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December 28, 2012
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Ask the Professor

:iconclaralieu:
claralieu Featured By Owner Dec 28, 2012  Professional Traditional Artist
Hi! I'm a professor at RISD and would like to offer my experience and knowledge to all of you here. Have a question? Post it here and I'll do my best to answer it!
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Devious Comments

:iconmy-drawing-tutorials:
My-Drawing-Tutorials Featured By Owner Jan 10, 2013  Professional Traditional Artist
What do you think is the single most important factor in being able to capture the likeness of a portrait?

(So that people recognize who you are drawing when you draw a pencil portrait from photograph)

Just curious :-)
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:iconclaralieu:
claralieu Featured By Owner Jan 10, 2013  Professional Traditional Artist
Definitely facial structure. Most people make the mistake of relying on the eyes, nose and mouth, when really it's the overall structure of the face and supporting muscles that make a portrait. I always draw the facial structure first, and then drop in the eyes, nose and mouth later. Most people do the opposite, which will work against you.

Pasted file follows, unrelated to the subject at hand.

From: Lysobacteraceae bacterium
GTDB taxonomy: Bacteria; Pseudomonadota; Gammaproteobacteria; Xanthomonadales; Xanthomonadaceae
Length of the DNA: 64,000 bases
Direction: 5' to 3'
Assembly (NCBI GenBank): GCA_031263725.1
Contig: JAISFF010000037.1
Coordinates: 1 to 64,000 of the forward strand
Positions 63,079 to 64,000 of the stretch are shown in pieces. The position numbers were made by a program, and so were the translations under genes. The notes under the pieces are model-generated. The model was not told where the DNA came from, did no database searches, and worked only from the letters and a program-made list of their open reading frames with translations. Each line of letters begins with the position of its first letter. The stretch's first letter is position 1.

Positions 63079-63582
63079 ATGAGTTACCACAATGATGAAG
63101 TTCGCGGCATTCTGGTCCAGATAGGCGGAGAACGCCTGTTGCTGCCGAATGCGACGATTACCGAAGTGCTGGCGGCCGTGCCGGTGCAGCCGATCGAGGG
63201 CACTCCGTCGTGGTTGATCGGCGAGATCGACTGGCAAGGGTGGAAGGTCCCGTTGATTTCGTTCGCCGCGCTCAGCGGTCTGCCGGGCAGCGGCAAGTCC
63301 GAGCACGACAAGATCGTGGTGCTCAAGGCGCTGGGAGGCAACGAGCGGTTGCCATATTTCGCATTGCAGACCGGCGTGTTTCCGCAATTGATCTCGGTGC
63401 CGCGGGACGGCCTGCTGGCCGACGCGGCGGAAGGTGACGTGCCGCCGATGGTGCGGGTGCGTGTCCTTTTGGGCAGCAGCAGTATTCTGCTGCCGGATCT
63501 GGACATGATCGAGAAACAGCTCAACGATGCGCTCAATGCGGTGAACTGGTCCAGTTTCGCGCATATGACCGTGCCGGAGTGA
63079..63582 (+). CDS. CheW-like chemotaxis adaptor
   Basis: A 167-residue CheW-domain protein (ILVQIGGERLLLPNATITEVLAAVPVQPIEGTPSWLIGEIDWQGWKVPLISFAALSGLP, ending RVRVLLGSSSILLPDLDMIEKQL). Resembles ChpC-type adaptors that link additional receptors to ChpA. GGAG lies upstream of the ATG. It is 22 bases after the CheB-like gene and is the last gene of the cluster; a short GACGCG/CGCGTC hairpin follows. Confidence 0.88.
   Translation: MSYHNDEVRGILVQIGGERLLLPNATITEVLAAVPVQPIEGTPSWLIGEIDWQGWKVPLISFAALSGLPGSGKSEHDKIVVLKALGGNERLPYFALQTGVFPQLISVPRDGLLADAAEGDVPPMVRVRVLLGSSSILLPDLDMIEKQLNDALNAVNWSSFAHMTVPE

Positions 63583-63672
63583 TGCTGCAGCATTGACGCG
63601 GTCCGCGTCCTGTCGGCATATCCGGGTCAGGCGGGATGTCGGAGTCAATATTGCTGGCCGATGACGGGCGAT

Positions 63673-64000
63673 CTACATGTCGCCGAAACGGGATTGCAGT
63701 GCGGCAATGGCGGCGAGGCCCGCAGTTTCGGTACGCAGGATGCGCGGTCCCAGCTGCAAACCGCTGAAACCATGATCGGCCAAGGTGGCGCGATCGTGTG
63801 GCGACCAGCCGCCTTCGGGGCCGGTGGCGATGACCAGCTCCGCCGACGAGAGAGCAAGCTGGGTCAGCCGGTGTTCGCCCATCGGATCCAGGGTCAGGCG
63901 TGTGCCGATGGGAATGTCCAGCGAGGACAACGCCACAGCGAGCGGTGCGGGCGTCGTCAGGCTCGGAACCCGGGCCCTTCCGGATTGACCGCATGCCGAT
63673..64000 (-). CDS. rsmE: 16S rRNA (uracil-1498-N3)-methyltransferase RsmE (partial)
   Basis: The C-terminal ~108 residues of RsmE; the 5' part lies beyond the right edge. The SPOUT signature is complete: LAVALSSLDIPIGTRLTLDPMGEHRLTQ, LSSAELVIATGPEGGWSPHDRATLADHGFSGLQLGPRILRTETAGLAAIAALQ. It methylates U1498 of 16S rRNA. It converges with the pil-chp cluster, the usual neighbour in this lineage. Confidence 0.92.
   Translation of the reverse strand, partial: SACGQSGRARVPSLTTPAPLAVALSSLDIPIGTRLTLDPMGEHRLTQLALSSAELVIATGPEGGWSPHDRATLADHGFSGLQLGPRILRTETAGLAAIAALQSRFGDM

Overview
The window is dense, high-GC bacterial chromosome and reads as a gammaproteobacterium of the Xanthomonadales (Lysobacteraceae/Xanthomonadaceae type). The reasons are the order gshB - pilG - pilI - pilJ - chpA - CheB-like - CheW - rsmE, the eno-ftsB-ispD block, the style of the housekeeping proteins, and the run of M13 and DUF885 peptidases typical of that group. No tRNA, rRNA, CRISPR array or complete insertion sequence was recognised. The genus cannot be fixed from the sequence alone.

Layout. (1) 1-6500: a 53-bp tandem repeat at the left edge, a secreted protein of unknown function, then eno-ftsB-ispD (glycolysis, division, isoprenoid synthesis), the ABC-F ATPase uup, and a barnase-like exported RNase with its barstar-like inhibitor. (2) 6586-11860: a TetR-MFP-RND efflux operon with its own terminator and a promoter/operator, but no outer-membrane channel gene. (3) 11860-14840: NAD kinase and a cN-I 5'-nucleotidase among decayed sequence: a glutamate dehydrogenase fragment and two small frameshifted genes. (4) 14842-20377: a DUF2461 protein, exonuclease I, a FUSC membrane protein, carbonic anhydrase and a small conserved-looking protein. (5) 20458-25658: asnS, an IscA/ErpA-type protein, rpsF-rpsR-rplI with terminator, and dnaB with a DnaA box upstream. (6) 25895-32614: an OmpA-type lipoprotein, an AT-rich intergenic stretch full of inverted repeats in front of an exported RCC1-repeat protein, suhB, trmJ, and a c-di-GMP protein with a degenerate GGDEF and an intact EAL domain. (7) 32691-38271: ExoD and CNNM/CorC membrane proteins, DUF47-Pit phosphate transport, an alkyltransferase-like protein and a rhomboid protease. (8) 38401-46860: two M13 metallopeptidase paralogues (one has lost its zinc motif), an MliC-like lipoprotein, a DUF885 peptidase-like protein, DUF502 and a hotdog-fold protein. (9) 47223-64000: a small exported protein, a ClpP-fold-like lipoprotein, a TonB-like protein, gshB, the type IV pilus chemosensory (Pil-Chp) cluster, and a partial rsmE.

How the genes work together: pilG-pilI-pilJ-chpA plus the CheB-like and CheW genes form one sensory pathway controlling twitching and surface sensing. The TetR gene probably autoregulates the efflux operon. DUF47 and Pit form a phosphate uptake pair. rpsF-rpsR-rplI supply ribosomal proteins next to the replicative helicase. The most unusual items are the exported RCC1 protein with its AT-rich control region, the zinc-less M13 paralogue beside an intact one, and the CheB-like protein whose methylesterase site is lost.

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:iconstarlit-sorceress:
Starlit-Sorceress Featured By Owner Jan 9, 2013  Professional Artisan Crafter
I hadn't had any formal art training when I started making jewelry, but my last semester of college, I took a 2D design class that covered a lot of relevant things such as color theory and asymmetrical balance. My work has improved a lot since then. What would you suggest as a next step to improve my designs even more?
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:iconclaralieu:
claralieu Featured By Owner Jan 9, 2013  Professional Traditional Artist
Do you make drawings before you make your jewelry pieces? I think making preparatory drawings would loosen you up to try things that you may not otherwise try. You could make the drawings in color too, which would let you figure out the color schemes as well.
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:iconstarlit-sorceress:
Starlit-Sorceress Featured By Owner Jan 10, 2013  Professional Artisan Crafter
I often sketch first, but I usually make them less detailed as the wirework gets more intricate and chaotic. It's much easier to make something chaotic when I'm actually letting the wire be chaotic instead of meticulously trying to make the wire go a certain chaotic-looking way.